London Cycling Campaign last night revealed the winners of its annual London Cycling awards, including Danny Williams, one of the bloggers behind last weekend’s Tour du Danger. Transport for London (TfL) was recognised for a positive initiative for the capital’s cyclists, while another winner was a piece of cycling infrastructure that passes underneath Bow roundabout, the cause of so much controversy in recent weeks following the death of two riders there.
While TfL has come under fire for the design of the Bow roundabout including the fact that the eastern end of the Barclays Cycle Superhighway there puts cyclists in a position of danger, it did win the award for the Best Cycling Workplace Initiative.
That was awarded for its Barclays Cycle Superhighways Workplace Scheme, under which local businesses along the route of the Superhighways can apply for funding for initiatives such as cycle parking, training and check-ups. Another TfL initiative, the Freight Operators’ Recognition Scheme (FORS), was also shortlisted, as was the Heathrow Cycle Hub.
Williams, who blogs at Cyclists In The City, was named Local Campaigner of the Year for his campaigning efforts in connection with Blackfriars Bridge, as well as in the City of London generally.
Nominations closed before the series of tragic events that gave rise to the Tour du Danger around London’s ten most dangerous junctions, which attracted attention from both the cycling and wider press last weekend. Also nominated in the category were Geraldine Matthews of Tower Hamlet Wheelers and Charlie Holland of Lambeth cyclists.
The Best Cycling Facility category was one of two that resulted in a joint award being given. One of the winners was the floating towpath beneath the Bow Flyover in East London, a joint initiative of British Waterways, London Thames Gateway Development Corporation, Walk London, TfL, the Olympic Delivery Authority, and Design for London.
A great example of how good cycling infrastructure can be when designers and planners get it right, the tragic irony is that it safely takes those cyclists travelling North to South under the Bow interchange, but it’s on the East-West axis that two cyclists have lost their lives in the past month.
Sharing the award was a joint initiative between the London Borough of Lambeth and Cyclehoop, for an innovative bike parking facility the design of which highlights that the space taken by ten bicycles when parked is equivalent to that occupied by one car. The council also made the shortlist for another project in Lambeth, for on-street cycle parking in Vauxhall.
The other category with a shared award was the Best London Cycling Event. One of the joint prizewinners there was an initiative drawn up by art and cycling enthusiast Vanessa Celosse, working alongside Wandsworth Cycling Campaign, Battersea Artists and Wandsworth Council. That project, the Battersea Artists’ Trail Bike Tour, saw groups of cyclists’ taken on a tour of 17 artists’ homes or galleries.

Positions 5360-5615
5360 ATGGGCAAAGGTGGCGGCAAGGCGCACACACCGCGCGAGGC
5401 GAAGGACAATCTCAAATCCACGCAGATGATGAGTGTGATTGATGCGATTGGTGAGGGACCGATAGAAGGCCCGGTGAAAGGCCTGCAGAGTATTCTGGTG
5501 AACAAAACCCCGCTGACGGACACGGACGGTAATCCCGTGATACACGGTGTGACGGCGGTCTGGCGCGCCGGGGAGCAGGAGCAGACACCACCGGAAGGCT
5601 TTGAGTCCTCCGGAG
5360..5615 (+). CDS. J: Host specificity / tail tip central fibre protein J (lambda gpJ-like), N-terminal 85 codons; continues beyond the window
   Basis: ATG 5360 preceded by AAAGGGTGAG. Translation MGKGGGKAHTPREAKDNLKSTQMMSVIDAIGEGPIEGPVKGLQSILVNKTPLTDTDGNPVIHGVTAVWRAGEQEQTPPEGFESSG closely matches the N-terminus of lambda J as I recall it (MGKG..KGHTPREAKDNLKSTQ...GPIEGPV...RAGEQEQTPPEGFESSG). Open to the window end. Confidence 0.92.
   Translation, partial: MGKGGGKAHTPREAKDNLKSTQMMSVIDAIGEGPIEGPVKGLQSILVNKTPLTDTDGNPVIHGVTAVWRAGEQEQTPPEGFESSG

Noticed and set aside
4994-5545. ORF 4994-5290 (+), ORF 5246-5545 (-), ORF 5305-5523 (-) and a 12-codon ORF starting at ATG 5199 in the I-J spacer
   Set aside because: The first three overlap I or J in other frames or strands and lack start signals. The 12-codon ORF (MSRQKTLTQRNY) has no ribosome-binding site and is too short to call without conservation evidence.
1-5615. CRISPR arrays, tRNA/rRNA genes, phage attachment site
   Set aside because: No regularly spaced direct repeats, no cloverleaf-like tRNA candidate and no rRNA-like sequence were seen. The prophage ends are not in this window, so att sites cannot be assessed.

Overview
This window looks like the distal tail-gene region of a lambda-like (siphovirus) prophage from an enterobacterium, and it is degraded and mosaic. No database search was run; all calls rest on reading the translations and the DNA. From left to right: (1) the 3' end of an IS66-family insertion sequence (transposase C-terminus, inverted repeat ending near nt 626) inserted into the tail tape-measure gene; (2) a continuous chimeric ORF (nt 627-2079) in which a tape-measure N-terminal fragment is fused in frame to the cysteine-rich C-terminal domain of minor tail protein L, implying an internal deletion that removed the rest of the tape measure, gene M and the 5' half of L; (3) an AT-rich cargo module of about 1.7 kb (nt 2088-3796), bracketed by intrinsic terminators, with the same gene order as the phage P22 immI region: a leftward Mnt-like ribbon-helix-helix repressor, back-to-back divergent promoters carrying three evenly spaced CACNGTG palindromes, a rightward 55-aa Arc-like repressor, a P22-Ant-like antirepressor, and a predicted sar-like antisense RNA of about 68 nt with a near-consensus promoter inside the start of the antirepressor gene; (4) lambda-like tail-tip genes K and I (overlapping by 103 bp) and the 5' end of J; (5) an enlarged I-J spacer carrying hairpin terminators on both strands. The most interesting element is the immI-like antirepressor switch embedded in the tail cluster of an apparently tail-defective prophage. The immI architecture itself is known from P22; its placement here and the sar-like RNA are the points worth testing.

The other winner in that category was Havering Council for its Havering Bikewise event, which attracted an estimated 4,000 people, while Hackney Council received a nomination for its Bike Across The Borough event.
Hackney did, however, walk away with the award for Best Project for Children or Young People, which it scooped for its year-long Bikers’ Breakfasts campaign in local schools, building on an initiative that had first been tested during Bike Week 2010.
The other nominees were Havering Council and Cycle Training East for their Cycle Awareness Day, and Isleworth Town School for its Travel Sustainability project.
The charity Wheels for Wellbeing, which operates programmes to help disabled people enjoy cycling at Brockwell Park and Croydon Arena, won the Community Cycling Project category as a result of its latest initiatives.
Also making the shortlist in that category were Sanford Housing Cooperative for its Sanford Community Cycling project, and LCC itself, as well as partner organisations, for the Agewell on Wheels programme.
The awards, sponsored by cycle-friendly solicitors Levenes and Butterworth Spengler, provider of Urban Cycling Insurance offered to LCC members, coincided with LCC’s AGM at which it formally adopted its new ‘Go Dutch’ campaign which “calls for clear space, Dutch-style, for cycling along major roads in every London borough.”
Born in Scotland, Simon moved to London aged seven and now lives in the Oxfordshire Cotswolds with his miniature schnauzer, Elodie. He fell in love with cycling one Saturday morning in 1994 while living in Italy when Milan-San Remo went past his front door. A daily cycle commuter in London back before riding to work started to boom, he's been news editor at road.cc since 2009. Handily for work, he speaks French and Italian. He doesn't get to ride his Colnago as often as he'd like, and freely admits he's much more adept at cooking than fettling with bikes.